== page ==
“But the Pharisees and the teachers of the law who belonged to their sect complained to his disciples, "Why do you eat and drink with tax collectors and ‘sinners’?"” (Luke 5:30 NIVUS)

 “One Sabbath Jesus was going through the grainfields, and his disciples began to pick some heads of grain, rub them in their hands and eat the kernels. Some of the Pharisees asked, "Why are you doing what is unlawful on the Sabbath?"” (Luke 6:1-2 NIVUS)

 “The Pharisees and the teachers of the law were looking for a reason to accuse Jesus, so they watched him closely to see if he would heal on the Sabbath.” (Luke 6:7 NIVUS)

 “In the Law Moses commanded us to stone such women. Now what do you say?"” (John 8:5 NIVUS)

So ‘establishment religion’ is a curse from which Christ came to set us free by dying on the cross. Indeed, it was establishment religion and its stranglehold on the people that put him to death on the cross.

It didn’t look that way at first, when Jesus rode on a donkey into Jerusalem on that Palm Sunday a week beforehand, when the people shouted his praises and waved the palm branches.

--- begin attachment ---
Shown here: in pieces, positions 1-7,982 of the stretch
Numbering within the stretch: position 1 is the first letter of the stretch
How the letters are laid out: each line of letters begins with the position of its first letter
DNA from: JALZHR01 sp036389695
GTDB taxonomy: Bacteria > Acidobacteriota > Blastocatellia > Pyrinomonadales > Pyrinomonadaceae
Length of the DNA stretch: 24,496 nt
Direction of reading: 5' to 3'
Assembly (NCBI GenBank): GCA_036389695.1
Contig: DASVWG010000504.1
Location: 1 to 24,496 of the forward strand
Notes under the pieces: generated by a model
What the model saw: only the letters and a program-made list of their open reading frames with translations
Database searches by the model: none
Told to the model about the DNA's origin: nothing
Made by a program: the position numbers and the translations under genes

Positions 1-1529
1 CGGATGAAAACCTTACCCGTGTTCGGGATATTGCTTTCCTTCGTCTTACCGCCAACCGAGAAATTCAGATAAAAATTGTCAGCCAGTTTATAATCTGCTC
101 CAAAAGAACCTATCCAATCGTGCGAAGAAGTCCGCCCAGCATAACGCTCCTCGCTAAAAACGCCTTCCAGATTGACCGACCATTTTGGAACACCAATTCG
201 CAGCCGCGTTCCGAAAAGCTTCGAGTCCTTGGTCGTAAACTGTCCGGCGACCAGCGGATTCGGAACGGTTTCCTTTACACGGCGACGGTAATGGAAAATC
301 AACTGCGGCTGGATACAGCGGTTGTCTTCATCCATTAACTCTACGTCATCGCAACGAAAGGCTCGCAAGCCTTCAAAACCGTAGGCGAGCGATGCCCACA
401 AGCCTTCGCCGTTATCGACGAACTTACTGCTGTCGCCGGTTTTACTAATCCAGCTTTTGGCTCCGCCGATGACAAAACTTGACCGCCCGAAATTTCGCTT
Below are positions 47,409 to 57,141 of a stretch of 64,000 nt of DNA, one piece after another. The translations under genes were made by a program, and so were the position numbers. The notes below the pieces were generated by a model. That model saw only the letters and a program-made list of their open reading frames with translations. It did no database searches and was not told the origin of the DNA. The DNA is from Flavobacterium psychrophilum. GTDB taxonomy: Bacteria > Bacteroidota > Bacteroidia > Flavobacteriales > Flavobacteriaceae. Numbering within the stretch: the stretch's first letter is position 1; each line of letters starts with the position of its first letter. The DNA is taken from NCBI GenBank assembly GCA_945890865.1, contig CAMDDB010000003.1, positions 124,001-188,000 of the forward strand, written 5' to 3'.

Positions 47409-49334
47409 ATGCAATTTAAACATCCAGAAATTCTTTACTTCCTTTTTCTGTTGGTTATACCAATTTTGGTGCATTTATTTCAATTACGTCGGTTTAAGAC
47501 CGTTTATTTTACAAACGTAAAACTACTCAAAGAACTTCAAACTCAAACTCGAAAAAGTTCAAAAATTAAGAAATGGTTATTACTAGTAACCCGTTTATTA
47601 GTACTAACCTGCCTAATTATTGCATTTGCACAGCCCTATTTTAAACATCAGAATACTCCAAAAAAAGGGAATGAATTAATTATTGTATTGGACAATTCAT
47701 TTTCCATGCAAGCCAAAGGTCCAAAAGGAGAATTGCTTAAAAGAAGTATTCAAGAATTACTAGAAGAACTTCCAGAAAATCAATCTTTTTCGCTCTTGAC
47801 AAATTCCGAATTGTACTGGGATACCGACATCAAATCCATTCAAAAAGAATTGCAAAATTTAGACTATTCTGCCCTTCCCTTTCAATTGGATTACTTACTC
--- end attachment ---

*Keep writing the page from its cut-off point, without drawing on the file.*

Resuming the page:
“They took palm branches and went out to meet him, shouting, "Hosanna!" "Blessed is he who comes in the name of the Lord!" "Blessed is the King of Israel!"” (John 12:13 NIVUS)

“They took palm branches and went out to meet him, shouting, "Hosanna!" "Blessed is he who comes in the name of the Lord!" "Blessed is the King of Israel!" “"Blessed is the king who comes in the name of the Lord!" "Peace in heaven and glory in the highest!"” (Luke 19:38 NIVUS)

 “Those who went ahead and those who followed shouted, "Hosanna!" "Blessed is he who comes in the name of the Lord!" "Blessed is the coming kingdom of our father David!" "Hosanna in the highest!"” (Mark 11:9-10 NIVUS)

 “The crowds that went ahead of him and those that followed shouted, "Hosanna to the Son of David!" "Blessed is he who comes in the name of the Lord!" "Hosanna in the highest!"” (Matthew 21:9 NIVUS)

Just who was this crowd who praised him?